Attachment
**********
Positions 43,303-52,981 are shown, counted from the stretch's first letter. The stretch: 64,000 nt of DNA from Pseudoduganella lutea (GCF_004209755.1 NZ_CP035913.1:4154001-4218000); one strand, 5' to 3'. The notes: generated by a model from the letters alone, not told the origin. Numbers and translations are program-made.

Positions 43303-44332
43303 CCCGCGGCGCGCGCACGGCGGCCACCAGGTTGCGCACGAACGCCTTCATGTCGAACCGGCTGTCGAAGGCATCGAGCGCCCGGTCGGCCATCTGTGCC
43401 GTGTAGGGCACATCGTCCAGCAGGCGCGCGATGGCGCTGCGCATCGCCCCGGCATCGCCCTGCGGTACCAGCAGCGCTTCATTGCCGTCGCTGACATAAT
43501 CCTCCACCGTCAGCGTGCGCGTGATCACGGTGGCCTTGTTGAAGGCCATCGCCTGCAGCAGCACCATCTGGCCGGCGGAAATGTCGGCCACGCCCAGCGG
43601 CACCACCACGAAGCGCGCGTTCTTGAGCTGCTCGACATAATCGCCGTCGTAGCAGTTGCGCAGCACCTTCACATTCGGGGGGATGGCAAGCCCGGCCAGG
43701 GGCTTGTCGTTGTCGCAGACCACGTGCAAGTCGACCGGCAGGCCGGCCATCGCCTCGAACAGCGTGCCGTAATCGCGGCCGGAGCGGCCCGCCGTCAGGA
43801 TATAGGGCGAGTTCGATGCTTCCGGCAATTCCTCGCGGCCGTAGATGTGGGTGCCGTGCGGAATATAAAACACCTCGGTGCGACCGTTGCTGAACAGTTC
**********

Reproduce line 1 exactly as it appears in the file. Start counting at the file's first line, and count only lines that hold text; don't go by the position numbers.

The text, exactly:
Positions 43,303-52,981 are shown, counted from the stretch's first letter. The stretch: 64,000 nt of DNA from Pseudoduganella lutea (GCF_004209755.1 NZ_CP035913.1:4154001-4218000); one strand, 5' to 3'. The notes: generated by a model from the letters alone, not told the origin. Numbers and translations are program-made.